“Many companies still do not devote sufficient attention to cyber risks, despite an increase in frequency, scope, and sophistication – and harsher penalties for lack of regulatory compliance and loss of sensitive data.” That’s the conclusion from research conducted in association with the Federation of European Risk Management Associations (FERMA) by Harvard Business Review (HBR) Analytic Services, corporate insurer Zurich and the public sector risk management organization PRIMO.
FERMA board member Julia Graham, who led FERMA’s participation in the project, pointed out: “Too often I have seen well embedded principles and practices associated with risk management and risk financing discarded when the subjects of information security and specifically cyber security are considered.”
FERMA noted that “more than three-quarters (76 percent) of survey respondents said that information security and privacy had become more significant areas of concern in the past three years. A majority also indicated that board involvement is growing in their organization.”
However, the final report from HBR and Zurich concludes that they “must improve their institutional preparedness to combat cyber threats and losses, which are inadequately covered by traditional liability insurance.”
Graham explained: “Information security is a classic enterprise risk. It is not solely a subject for the domain of the chief information officer or the chief information security officer.”
Moreover the report notes that “only 16 percent of companies covered in the survey have designated a chief information security officer to oversee cyber risk and privacy, and less than half (49 percent) agree they have a strategy for communication to the general public in case of a cyber-risk incident.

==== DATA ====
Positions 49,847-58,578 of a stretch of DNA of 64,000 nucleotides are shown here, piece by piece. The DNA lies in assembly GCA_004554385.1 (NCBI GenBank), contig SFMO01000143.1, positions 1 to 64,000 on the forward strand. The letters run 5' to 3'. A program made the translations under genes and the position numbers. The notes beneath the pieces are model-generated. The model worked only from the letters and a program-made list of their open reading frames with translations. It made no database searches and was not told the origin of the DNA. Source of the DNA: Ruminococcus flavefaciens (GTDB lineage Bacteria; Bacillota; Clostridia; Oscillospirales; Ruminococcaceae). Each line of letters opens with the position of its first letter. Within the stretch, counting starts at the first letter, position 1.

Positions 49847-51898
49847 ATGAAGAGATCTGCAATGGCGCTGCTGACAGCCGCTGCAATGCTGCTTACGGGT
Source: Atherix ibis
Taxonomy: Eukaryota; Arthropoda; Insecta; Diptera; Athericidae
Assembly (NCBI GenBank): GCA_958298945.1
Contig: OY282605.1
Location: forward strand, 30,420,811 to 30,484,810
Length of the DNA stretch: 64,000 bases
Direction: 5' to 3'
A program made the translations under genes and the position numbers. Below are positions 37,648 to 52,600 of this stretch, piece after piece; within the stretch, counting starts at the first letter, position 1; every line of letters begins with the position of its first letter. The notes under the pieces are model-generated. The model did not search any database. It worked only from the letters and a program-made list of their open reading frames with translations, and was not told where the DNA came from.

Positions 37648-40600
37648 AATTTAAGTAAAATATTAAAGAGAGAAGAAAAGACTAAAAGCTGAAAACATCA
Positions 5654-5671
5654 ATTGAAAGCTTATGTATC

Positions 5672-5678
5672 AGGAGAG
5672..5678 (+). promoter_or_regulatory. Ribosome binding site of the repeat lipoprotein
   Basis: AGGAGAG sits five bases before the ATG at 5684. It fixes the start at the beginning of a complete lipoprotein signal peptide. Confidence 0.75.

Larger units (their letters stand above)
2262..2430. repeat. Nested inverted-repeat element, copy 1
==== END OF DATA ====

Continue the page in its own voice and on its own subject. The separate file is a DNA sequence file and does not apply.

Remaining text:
“Just 19 percent of respondents have purchased security and privacy insurance specifically designed to cover exposures associated with information security and privacy issues, and only 44 percent said their company’s budget for these risks has grown.”
The sheer number of ways in which data can be lost, stolen, or misappropriated illustrates the prevalence of the threat. Respondents highlighted the following threats to the information security and confidentiality:
1) malware and other viruses
2) administrative errors
3) incidents caused by data providers
4) malicious employee activity
5) attacks on web applications
6) theft or loss of mobile devices
7) internal hackers
Regulation and compliance concerns appear to be driving much of organizations’ planning around cyber risk. Survey respondents most frequently placed business income loss and the cost of restoring crucial proprietary electronic information among their top five concerns. The next three concerns all related to legal liability:
– Legal defense and settlement costs from third party claims
– Costs of regulatory settlements
– Costs of defending regulatory investigations.
FERMA noted that it will focus on the cyber risk issue at a session during its 2013 Risk Management Forum in Maastricht starting on September 29.